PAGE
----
The results in the following section were derived from a mainly quantitative questionnaire issued to all language teachers participating in the MLPSI. The relevant questions from the questionnaire are numbered (25, 26, 27 and 28) and analysed in turn. Questions 25 and 26 were presented in a Likert-type, closed format. An opportunity for obtaining some qualitative data was provided, as can be seen from teachers’ observations presented in Tables 1 and 2 (based on Questions 27 and 28). The aspects under consideration are as follows: teachers’ presentation to students of similarities between TL, English and Irish; and teachers’ observations of associations made by Vibram FiveFingers Discount pupils between TL, English and Irish.
Teachers pointing out similarities between TL and English (Question 25) the question was as follows: ‘Do you point out similarities between the target language and English’ Responses available were: always, often, sometimes, seldom and never. These responses will be italicised throughout the discussion, as with the next section. With regard to the teacher pointing out similarities between the TL and English, most schools replied that this happens often (40.7%, n =61), while the next most frequent response was always (34%, H=51). With regard to the modern language being taught, those teachers teaching German and Spanish seemed most likely to always point out similarities between the TL and English, with 50% (n=16) of German reporting this and 50% (n = 8) of Spanish teachers. Thirty percent (n = 3) of Italian teachers expressed that they always point out similarities between the TL and English, while 26.7% of French teachers did so. When taking the always and often responses and analysing them in tandem, it does appear that there are no marked differences between the various languages being taught across this variable. Also, 81.3% (=26) of German teachers, 80% (n= 8) of Italian teachers, 75% (n = 12) of Spanish teachers and 73.4% (n = 66) of French teachers have reported that they either always or often point out similarities between the TL and English. The responses appear to be quite similar when looking at the same variable in relation to school type. When analysing both always and often responses to this question, 76.3% (n = 100) of teachers in English-medium schools chose these options, while 70.6% (n=12) of Vibram Fivefingers teachers in Gaelscoileanna also did the same. The findings are based on pesticide residue data collected on a wide variety of foods by the United States Department of Agriculture from 1994 to 1999, tests conducted on food sold in California by the state’s Department of Pesticide Regulation from 1989 through 1998, and tests by Consumers Union in 1997.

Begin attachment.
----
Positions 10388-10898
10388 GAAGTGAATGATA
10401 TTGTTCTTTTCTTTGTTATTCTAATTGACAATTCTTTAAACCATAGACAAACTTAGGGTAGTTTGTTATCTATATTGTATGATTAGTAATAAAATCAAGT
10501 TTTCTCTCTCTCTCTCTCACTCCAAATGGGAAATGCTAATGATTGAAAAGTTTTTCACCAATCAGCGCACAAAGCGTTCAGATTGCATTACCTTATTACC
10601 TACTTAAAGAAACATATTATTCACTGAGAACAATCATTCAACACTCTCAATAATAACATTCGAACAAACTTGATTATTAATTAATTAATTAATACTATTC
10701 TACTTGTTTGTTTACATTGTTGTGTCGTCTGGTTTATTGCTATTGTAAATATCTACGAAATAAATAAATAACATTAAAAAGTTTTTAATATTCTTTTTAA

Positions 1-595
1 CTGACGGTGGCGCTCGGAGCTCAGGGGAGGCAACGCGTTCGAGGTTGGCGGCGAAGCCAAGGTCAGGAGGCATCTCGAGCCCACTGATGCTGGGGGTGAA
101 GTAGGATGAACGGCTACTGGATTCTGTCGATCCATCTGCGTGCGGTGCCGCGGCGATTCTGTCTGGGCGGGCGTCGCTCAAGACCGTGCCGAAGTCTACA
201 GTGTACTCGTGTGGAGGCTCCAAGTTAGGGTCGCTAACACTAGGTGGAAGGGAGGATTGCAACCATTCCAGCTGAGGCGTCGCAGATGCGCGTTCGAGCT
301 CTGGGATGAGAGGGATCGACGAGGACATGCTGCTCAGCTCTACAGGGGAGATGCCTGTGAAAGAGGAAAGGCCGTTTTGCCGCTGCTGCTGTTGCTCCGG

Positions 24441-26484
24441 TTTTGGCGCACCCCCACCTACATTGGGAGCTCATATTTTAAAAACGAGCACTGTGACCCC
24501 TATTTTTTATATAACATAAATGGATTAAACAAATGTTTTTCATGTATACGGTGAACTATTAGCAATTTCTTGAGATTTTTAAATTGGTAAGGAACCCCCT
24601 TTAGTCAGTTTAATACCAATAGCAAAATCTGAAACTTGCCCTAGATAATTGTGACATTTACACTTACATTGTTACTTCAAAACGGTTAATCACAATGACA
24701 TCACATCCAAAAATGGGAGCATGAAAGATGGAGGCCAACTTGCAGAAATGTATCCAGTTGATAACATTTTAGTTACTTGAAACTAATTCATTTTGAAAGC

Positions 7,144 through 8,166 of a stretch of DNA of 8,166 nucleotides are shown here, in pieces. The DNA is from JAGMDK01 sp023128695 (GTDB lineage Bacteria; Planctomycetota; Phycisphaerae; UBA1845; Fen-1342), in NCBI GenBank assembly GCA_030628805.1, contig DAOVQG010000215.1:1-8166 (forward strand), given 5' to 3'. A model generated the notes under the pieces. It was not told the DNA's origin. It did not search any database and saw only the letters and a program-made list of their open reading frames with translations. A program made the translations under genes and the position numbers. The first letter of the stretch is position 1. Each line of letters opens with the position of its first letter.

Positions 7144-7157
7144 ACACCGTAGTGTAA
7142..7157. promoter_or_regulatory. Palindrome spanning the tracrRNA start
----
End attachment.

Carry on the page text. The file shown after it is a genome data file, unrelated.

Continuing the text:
The combined data covered more than 94,000 food samples from more than 20 crops; 1,291 of those samples were organically grown, about 1.3 percent. The Agriculture Department data showed that 73 percent of the conventionally grown foods had residue from at least one pesticide and were six times as likely as organic to contain multiple pesticide residues; only 23 percent of the organic samples of the same groups had any residues. The study also looked at why organic foods contained any pesticide residues. When residues of persistent pesticides, like DDT, were excluded, the percentage of organic samples with residues dropped to 13 percent from 23. The findings were minimized by opponents of organic agriculture, like the American Council on Science and Health, which gets 40 percent of its financing from industry. “So what?” said the council’s Dr. Gilbert Ross. “The health risks associated with pesticide residues on food are not at all established.11 think the amount of pesticide residues to which we are exposed on our foods pose no significant health risks to human beings. “
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